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Neuroimage. 2014 Oct 1;99:388-401. doi: 10.1016/j.neuroimage.2014.05.051. Epub 2014 May 24.

Optical imaging of disrupted functional connectivity following ischemic stroke in mice.

Author information

1
Department of Radiology, Washington University, Saint Louis, MO 63110, USA. Electronic address: abauer@hbar.wustl.edu.
2
Department of Neurology, Washington University, Saint Louis, MO 63110, USA. Electronic address: kraftan@wusm.wustl.edu.
3
Department of Radiology, Washington University, Saint Louis, MO 63110, USA; Department of Neurology, Washington University, Saint Louis, MO 63110, USA; Biomedical Engineering, Washington University, Saint Louis, MO 63110, USA. Electronic address: pwwright@wustl.edu.
4
Department of Radiology, Washington University, Saint Louis, MO 63110, USA; Department of Neurology, Washington University, Saint Louis, MO 63110, USA. Electronic address: avi@npg.wustl.edu.
5
Department of Radiology, Washington University, Saint Louis, MO 63110, USA; Department of Neurology, Washington University, Saint Louis, MO 63110, USA; Biomedical Engineering, Washington University, Saint Louis, MO 63110, USA. Electronic address: leejm@neuro.wustl.edu.
6
Department of Radiology, Washington University, Saint Louis, MO 63110, USA; Biomedical Engineering, Washington University, Saint Louis, MO 63110, USA; Department of Physics, Washington University, Saint Louis, MO 63110, USA. Electronic address: culverj@mir.wustl.edu.

Abstract

Recent human neuroimaging studies indicate that spontaneous fluctuations in neural activity, as measured by functional connectivity magnetic resonance imaging (fcMRI), are significantly affected following stroke. Disrupted functional connectivity is associated with behavioral deficits and has been linked to long-term recovery potential. FcMRI studies of stroke in rats have generally produced similar findings, although subacute cortical reorganization following focal ischemia appears to be more rapid than in humans. Similar studies in mice have not been published, most likely because fMRI in the small mouse brain is technically challenging. Extending functional connectivity methods to mouse models of stroke could provide a valuable tool for understanding the link between molecular mechanisms of stroke repair and human fcMRI findings at the system level. We applied functional connectivity optical intrinsic signal imaging (fcOIS) to mice before and 72 h after transient middle cerebral artery occlusion (tMCAO) to examine how graded ischemic injury affects the relationship between functional connectivity and infarct volume, stimulus-induced response, and behavior. Regional changes in functional connectivity within the MCA territory were largely proportional to infarct volume. However, subcortical damage affected functional connectivity in the somatosensory cortex as much as larger infarcts of cortex and subcortex. The extent of injury correlated with cortical activations following electrical stimulation of the affected forelimb and with functional connectivity in the somatosensory cortex. Regional homotopic functional connectivity in motor cortex correlated with behavioral deficits measured using an adhesive patch removal test. Spontaneous hemodynamic activity within the infarct exhibited altered temporal and spectral features in comparison to intact tissue; failing to account for these regional differences significantly affected apparent post-stroke functional connectivity measures. Thus, several results were strongly dependent on how the resting-state data were processed. Specifically, global signal regression alone resulted in apparently distorted functional connectivity measures in the intact hemisphere. These distortions were corrected by regressing out multiple sources of variance, as performed in human fcMRI. We conclude that fcOIS provides a sensitive imaging modality in the murine stroke model; however, it is necessary to properly account for altered hemodynamics in injured brain to obtain accurate measures of functional connectivity.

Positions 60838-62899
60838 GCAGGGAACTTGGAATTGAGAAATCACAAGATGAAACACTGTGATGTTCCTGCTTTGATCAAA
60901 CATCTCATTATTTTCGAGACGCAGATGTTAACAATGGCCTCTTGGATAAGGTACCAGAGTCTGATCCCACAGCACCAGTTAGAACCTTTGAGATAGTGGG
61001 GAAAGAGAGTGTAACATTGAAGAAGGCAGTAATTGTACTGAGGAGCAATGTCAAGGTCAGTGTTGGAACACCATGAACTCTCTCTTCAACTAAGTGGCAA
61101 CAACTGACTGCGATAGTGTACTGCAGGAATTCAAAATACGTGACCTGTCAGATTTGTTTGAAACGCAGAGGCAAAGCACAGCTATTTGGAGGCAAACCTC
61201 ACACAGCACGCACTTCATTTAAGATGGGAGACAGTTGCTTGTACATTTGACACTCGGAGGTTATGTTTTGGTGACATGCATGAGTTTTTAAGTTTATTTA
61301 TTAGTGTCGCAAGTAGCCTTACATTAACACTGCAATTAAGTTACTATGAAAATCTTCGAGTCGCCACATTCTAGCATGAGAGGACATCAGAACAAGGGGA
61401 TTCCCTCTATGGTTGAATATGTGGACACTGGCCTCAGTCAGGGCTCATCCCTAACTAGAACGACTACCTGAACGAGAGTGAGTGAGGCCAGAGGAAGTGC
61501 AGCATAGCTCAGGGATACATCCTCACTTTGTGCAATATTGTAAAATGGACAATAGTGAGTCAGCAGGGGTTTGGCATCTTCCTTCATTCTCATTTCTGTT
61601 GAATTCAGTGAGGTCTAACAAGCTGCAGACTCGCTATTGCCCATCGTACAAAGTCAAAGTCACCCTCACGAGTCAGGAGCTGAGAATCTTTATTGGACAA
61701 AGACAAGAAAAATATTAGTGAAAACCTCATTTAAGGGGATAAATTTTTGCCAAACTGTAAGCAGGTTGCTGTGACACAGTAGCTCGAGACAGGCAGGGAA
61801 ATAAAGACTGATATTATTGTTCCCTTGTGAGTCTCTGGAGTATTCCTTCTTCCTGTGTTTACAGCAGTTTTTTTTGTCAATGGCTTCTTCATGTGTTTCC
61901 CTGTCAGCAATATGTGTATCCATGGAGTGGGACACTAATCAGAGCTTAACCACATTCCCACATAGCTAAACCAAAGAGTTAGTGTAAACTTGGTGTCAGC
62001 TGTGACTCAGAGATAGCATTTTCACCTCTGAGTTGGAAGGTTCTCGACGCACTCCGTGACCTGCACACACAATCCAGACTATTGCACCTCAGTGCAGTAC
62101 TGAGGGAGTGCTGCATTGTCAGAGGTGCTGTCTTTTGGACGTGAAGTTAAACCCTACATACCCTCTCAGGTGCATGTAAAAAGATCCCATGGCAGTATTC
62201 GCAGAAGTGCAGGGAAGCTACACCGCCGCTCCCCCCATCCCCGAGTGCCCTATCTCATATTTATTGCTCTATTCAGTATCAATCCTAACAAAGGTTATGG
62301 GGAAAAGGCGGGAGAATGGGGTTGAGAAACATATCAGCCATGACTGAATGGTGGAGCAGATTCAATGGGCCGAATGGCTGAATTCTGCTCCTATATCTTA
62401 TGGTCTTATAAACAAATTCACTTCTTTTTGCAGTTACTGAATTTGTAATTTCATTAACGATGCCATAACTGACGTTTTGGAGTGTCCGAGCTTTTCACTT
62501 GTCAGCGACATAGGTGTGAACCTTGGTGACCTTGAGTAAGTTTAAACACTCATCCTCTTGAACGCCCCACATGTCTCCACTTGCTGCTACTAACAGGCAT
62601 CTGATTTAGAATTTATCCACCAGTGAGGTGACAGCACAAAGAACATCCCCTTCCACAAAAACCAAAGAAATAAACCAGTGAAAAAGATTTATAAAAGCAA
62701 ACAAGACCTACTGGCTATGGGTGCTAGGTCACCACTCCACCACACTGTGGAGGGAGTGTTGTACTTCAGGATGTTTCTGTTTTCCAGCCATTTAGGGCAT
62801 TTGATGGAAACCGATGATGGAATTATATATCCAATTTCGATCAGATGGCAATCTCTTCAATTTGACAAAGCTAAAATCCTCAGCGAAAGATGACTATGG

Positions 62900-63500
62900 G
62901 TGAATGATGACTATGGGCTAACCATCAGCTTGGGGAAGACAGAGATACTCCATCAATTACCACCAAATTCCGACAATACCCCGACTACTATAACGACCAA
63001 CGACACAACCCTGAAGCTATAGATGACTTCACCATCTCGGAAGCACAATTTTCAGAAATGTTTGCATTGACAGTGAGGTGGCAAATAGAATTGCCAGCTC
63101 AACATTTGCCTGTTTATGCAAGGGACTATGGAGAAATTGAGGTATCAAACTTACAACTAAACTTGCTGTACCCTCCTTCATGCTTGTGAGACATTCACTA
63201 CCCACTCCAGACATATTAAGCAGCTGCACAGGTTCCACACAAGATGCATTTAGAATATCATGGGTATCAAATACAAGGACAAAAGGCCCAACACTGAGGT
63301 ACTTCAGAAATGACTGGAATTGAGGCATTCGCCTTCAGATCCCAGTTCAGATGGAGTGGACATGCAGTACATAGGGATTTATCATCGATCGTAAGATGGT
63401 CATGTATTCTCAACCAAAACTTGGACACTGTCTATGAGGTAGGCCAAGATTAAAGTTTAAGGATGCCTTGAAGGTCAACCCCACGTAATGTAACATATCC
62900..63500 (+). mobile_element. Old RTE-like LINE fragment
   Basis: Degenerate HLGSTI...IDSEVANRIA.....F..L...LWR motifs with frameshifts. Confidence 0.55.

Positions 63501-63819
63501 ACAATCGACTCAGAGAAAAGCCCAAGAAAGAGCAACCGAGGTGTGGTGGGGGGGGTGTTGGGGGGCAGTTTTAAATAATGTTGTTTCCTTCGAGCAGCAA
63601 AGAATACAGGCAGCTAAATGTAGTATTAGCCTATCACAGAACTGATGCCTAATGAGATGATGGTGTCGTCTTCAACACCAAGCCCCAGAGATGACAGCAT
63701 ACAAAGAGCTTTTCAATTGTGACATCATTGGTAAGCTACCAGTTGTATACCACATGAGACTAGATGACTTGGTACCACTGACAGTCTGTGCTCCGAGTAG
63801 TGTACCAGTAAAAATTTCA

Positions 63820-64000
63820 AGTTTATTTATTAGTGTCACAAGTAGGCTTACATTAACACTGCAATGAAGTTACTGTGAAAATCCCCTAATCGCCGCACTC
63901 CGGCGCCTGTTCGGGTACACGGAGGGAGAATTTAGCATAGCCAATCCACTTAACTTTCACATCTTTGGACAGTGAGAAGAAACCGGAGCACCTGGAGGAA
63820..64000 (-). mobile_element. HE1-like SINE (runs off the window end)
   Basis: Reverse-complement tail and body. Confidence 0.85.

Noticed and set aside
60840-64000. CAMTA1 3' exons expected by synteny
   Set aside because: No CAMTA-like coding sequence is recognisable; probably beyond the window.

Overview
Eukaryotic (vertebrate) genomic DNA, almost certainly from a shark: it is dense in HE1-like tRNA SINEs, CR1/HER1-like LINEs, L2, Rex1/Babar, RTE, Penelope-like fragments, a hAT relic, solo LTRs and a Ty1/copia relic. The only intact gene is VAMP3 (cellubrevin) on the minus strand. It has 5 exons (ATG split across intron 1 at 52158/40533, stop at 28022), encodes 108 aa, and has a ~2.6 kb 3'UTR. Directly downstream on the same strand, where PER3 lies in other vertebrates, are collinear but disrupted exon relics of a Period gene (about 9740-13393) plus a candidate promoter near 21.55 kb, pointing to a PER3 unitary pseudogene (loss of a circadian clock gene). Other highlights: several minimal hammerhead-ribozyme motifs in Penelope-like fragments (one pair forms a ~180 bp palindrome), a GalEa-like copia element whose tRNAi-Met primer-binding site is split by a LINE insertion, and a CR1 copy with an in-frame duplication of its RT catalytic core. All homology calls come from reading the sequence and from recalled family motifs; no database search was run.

KEYWORDS:

Functional connectivity; Functional recovery; Global signal regression; Mice; Stroke

PMID:
24862071
PMCID:
PMC4332714
DOI:
10.1016/j.neuroimage.2014.05.051
[Indexed for MEDLINE]
Free PMC Article

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